The start of Avastin!

Avastin has been a drug that seems to have been rolling around and around in my head for a considerable period of time, ever since Jamie Murphy mentioned it at my appointment at Imperial which opened my eyes and gave me some sort of hope that when options get limited, got to keep on searching. This searching i will continue to do as like he said then my other choice is get off the train and he didnt think i was ready for that and i still dont think im ready for that.

Dr Awesome and Addenbrookes weren’t convinced it was right a while ago as they had not seen much benefit from it, however from speaking to a few people online some had some outstanding results from it and it seemed relatively tolerable. Sian and Sarah Cannon had given me hope to try some of the older, repurposed drugs, however at the time avastin wasn’t necessary because cetuximab rechallenge was doing well, then next bump in the road KRAS mutation meaning need to switch to EFGR inhibitor and try and shut that avenue down, so we are left with giving Avastin (Bevacizumab) a shot.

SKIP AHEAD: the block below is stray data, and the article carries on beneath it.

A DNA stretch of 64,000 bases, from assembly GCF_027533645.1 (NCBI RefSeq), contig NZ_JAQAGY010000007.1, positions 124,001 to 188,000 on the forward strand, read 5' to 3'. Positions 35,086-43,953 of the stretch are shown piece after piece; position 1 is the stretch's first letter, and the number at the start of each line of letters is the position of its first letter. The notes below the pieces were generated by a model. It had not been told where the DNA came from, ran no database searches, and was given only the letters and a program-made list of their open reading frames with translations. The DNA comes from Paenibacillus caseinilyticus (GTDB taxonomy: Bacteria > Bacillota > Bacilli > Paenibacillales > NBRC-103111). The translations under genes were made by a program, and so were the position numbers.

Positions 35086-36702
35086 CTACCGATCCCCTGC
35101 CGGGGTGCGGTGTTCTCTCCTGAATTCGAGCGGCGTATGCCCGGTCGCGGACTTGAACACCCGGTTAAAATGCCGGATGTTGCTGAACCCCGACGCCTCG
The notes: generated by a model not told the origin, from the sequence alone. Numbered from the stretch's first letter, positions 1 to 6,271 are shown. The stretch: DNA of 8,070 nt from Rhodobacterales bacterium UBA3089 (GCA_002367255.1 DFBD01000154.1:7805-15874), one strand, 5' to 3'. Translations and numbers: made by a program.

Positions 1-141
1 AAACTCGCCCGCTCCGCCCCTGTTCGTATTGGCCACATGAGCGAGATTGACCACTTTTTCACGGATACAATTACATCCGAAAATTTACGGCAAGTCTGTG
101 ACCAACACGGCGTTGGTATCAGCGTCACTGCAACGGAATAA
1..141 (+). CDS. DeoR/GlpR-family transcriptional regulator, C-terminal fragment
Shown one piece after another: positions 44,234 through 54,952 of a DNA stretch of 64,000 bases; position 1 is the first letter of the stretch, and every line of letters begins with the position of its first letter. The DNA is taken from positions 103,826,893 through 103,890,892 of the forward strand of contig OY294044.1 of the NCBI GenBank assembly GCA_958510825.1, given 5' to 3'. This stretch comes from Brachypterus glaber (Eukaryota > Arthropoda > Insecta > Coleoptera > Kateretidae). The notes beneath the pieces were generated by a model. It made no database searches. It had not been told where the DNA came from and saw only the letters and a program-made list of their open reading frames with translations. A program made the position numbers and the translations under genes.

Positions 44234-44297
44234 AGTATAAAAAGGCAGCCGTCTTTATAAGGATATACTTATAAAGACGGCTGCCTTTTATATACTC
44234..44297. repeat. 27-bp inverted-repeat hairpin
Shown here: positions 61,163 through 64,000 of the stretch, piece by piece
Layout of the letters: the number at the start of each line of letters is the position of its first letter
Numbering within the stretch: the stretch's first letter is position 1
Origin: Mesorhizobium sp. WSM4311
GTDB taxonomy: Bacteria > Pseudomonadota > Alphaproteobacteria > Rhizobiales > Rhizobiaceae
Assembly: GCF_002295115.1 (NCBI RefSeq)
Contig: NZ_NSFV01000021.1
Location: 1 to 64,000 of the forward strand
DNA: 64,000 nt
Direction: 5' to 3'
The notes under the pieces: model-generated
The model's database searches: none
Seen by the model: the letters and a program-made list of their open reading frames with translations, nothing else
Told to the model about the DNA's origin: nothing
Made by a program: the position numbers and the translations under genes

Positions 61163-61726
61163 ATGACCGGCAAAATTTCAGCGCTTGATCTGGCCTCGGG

“Avastin/Bevacizumab targets a cancer cell protein called vascular endothelial growth factor (VEGF). This protein helps cancers to grow blood vessels, so they can get food and oxygen from the blood. All cancers need a blood supply to be able to survive and grow. Avastin/Bevacizumab blocks this protein and stops the cancer from growing blood vessels, so it is starved and can’t grow. Treatments that interfere with the development of a blood supply are called anti angiogenesis treatments.”

With Avastin we need to keep an eye on bloods as normal but also need to keep an extra eye on kidneys and heart alongside usual liver, so alongside blood tests need to have regular urine tests to check for a protein rise which could be linked to proteinuria, which is a side effect and more regular blood pressure takings (I hate them too) to keep an eye on any damage to heart.